As employer branding grows in importance, employers need to be aware of how candidates and employees view not just their candidate experience but the employee experience as a whole. Employer review sites are growing in popularity as candidates follow consumer trends sharing their experiences and opinion on review sites focused on employers.
Reviews sites like the ones listed below are seen as a more trusted resource because of the feedback and insights they provide albeit anonymous by candidates, employees and peers. These reviews are voluntarily which lends to their credibility among other candidates, peers and employees. Edelman’s most recent 2016 research on the impact of trust on an brand found that technical experts are the most trusted and credible individual representing an organization or brand which is critical in establishing a healthy and employment brand. A company’s employment brand is viewed as more credible when peers and technical experts are providing insights and feedback more so than employees or the CEO.
Who exactly is a trusted expert when it comes to employer review sites? Well, that’s where things get a little murky. Technical experts might include fellow job seekers who are often peers. Edelman’s research tells us that peers, employees and technical experts are more trusted and credible than CEO and business leaders. This simple fact fuels the power of the employer review sites. Employees want to know what they are getting to not just before they are starting their job but before they apply for the job opening.
I’ve put together a list of review sites employers should consider listening and monitoring ongoing.
- Glassdoor – Offers an anonymous review site as well as a job search resource for job seekers and web visitors.
- FairyGodBoss – Employer review site for women.
- Google Reviews – Google managed most often consumer reviews. These reviews are powered by the most popular search engine and are worth monitoring.
- Indeed – Offers an anonymous review section of their website in addition to a forum, job postings and the ability for job seekers to upload their resume.
- Yelp – This site is most known for customer reviews. However, it is important for employers to monitor for reviews and feedback.
- JobCase – Very active hourly work community, forum and employee reviews by location.
- RateMyEmployer – Canada employer review site that has over 45,000 candidate and employee reviews.
- Kununu.com – Acquired last year by Monster.com. This international review site has its roots in Germany and has recently launched in the United States.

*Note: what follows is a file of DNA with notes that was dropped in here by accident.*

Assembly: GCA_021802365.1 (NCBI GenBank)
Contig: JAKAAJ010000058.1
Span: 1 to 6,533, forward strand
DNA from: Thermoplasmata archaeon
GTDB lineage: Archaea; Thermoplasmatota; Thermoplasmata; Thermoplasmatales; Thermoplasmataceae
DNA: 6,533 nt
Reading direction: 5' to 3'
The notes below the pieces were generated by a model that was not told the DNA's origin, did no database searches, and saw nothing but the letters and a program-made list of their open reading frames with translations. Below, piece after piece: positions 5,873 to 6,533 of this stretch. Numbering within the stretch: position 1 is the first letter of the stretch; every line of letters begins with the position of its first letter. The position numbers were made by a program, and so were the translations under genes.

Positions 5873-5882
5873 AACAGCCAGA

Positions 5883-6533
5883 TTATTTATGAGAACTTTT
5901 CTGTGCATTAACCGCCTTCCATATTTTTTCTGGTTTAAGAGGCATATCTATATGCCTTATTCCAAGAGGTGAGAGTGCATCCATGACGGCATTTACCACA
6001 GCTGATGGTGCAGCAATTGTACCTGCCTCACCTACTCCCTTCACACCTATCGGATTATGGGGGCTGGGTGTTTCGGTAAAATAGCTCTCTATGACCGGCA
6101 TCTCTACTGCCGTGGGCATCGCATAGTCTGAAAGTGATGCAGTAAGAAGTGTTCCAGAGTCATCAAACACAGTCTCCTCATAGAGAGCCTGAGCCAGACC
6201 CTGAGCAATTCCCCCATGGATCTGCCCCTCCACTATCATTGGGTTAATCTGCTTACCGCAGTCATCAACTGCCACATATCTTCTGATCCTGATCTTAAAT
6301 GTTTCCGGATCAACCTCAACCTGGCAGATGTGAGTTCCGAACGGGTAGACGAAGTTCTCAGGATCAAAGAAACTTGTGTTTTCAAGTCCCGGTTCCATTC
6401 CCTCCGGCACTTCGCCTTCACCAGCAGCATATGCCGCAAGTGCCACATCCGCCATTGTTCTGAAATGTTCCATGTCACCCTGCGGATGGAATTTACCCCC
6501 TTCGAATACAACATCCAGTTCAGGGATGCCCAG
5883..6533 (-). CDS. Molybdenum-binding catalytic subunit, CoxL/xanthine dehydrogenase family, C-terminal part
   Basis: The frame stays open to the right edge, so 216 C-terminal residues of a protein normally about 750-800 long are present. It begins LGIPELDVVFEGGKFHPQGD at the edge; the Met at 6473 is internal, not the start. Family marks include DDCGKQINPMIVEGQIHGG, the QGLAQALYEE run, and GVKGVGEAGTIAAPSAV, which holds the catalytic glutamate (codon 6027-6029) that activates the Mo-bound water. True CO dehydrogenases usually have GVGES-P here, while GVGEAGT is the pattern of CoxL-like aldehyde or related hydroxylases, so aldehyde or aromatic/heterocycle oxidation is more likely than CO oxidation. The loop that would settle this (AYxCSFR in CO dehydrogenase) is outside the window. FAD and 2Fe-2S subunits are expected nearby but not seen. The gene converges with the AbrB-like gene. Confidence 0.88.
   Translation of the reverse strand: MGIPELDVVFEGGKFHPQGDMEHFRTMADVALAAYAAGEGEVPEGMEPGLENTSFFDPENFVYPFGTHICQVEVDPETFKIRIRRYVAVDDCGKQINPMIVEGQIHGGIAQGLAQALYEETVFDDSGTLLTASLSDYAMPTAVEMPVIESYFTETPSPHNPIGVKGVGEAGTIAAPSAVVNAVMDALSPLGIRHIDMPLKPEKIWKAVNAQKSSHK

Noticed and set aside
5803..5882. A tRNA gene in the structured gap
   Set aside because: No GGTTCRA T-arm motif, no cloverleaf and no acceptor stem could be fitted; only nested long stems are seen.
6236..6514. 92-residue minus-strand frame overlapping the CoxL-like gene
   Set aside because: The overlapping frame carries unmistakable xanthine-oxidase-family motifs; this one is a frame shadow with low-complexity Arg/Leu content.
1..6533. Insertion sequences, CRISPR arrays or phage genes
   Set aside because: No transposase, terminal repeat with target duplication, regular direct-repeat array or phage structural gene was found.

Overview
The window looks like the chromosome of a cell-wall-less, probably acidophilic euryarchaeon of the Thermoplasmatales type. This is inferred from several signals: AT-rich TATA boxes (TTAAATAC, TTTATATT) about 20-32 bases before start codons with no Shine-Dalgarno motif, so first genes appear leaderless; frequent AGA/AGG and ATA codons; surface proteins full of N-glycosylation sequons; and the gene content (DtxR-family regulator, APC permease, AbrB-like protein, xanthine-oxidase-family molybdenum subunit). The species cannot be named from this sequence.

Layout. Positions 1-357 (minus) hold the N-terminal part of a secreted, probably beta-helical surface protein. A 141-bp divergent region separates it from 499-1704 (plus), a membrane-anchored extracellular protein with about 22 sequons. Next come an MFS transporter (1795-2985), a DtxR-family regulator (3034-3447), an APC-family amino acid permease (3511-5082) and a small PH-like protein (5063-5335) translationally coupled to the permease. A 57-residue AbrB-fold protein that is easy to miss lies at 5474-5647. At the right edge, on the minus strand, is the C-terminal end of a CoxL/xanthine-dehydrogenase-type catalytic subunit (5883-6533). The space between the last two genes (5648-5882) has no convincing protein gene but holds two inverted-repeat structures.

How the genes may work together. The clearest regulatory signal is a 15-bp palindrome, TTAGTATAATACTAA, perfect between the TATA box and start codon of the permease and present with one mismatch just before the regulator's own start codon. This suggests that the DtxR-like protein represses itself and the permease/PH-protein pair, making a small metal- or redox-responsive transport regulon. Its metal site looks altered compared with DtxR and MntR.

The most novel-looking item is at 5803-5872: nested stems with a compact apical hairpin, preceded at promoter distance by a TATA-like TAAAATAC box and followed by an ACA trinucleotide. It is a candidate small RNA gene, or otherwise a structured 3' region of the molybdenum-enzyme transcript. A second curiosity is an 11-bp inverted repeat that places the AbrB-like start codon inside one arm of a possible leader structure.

- Facebook Page Reviews. Your Facebook Fan Page has the ability to have reviews whether you are selling a product service or on your company career page.
- TheJobCrowd – Employer reviews for recent college graduates. Includes salary information, graduate career information and employer lists and resources.
- Vault.com – Company ranking and review site. Includes rankings for colleges, internships and schools too.
Review sites like these are important because they are becoming a more important and trusted part of not just the job offer and interview process but the entire candidate engagement process that extends beyond the traditional application transaction and begins from the moment the prospective candidate begins to consider your company as an option for employment.
Chances are your marketing team is monitoring your company’s social media and online mentions which makes the ability to monitor sites like those shared above easier. HR and recruiting will need to work with marketing to determine if, when and how to respond to reviews and comments directly. Most candidates and employees understand employers are not perfect and therefore might encounter negative reviews. I still dine at restaurants on Yelp with less than four stars. Candidates like customers are watching to see how employers handle negative reviews and constructive suggestions which makes it important for employers to show they are listening, taking inventory and making changes to their processes or way of thinking.
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